Do I paint over the plastic pieces that come with the game?
You can but the small, soft plastic miniatures aren’t ideal for taking paint. The ones like the boats with flat surfaces should do fine. You can prime them first, but its hard to do detail at this scale unless you’re really good. Another consideration is that you will have to mass produce quite a few minis in order to have full sets for most of your games, otherwise you’ll end up mixing painted and unpainted stuff which is kind of confusing to the eye.
-What if I mess up? Do I just wash the paint off and start over?
Not after things dry. You can use the technique of wiping wet paint (I use cotton gun cleaning rag) away from unintended areas, this works like an eraser. If you recoat/re-dip a small mini like these all your detail will be lost in layers of paint.
-What is the purpose of buying the expansion miniatures?
for fun. FMG sells a lot of cool sculpts but they are not universally used in AXA, primarily in other similar games (eg Global
-Are expansion miniatures already painted?
No, unless you buy them that way eg Axis and Allies Miniatures Game
-Can expansion miniatures be used to play my 1942 2nd ed?
Yes, but they are only variant sculpts (eg different halftracks, different tank models) or house rules.
-Is it difficult to learn?
Yes, though not for a wargame. Rules are fairly simple though subject to much interpretation if not read carefully. Should take 3-5 games to get good then 3-5 years to get awesome.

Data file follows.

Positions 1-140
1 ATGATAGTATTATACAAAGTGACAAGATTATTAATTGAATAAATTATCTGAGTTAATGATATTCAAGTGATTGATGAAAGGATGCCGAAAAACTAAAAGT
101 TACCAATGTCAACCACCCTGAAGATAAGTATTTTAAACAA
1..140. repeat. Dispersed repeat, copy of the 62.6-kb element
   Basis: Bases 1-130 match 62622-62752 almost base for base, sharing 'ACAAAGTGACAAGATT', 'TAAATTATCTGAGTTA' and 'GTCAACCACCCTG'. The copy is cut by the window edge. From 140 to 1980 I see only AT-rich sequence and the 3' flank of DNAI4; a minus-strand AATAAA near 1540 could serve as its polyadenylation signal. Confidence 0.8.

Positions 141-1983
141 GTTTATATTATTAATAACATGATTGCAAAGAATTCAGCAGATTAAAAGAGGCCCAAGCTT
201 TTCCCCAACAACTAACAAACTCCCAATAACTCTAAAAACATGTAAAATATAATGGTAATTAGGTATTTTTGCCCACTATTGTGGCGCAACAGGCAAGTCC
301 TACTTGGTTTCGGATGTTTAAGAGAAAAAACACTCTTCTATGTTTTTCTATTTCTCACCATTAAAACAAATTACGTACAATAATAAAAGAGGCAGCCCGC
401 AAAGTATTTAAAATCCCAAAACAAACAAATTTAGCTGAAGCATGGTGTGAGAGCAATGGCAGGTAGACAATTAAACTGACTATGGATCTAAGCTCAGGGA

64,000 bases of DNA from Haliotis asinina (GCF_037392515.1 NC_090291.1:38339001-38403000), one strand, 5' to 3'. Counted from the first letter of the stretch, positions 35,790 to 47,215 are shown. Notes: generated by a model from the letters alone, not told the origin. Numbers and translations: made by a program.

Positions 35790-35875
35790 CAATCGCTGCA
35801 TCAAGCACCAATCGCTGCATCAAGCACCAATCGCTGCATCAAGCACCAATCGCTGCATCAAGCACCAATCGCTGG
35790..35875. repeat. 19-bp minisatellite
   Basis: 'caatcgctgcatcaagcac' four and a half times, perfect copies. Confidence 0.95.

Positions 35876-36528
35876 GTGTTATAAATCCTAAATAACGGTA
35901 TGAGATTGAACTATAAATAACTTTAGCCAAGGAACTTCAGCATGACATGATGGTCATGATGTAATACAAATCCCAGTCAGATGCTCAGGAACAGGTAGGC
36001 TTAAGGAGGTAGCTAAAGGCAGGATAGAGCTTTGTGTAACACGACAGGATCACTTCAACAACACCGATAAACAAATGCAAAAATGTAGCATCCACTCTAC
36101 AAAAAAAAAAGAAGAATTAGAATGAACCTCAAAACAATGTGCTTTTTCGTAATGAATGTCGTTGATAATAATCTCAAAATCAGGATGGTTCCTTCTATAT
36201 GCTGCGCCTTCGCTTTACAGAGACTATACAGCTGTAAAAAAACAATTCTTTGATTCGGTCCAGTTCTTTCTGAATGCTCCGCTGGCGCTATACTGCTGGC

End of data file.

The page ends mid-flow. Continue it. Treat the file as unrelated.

-How long does a came last on average?
42.2; About 4 hours to surrender, a bit longer until victory conditions. G40/G42 take more like 10 hours-14 hours. WW1 5-7 hours.
-How does A&A compare to say, the hexagonal war games of the 70s and 80s?
It is much less complex than a chit game. Logistics and “rock-paper-scissors” unit balance aren’t in AxA. Combat and movement are dramatically simplified. Where chit games (aka Avalon Hill) games are a detailed, complex and abstract slog, axis and allies is a lighter, more “army men” sort of game with the depth coming from repeat play and learning from mistakes. The quality of the pieces and the layout of the map are a huge draw in comparison to large paper maps, hundreds of similar, boring pieces and rules that are incomprehensible outside the context of each game. Games like Memoir 44 and AxA try to capture strategy, tactics in a more playable and engaging format than a realistic, unit by unit, “order of battle” style game, but try to be much more in depth than games like Risk where there are no unit types and every team is essentially the same.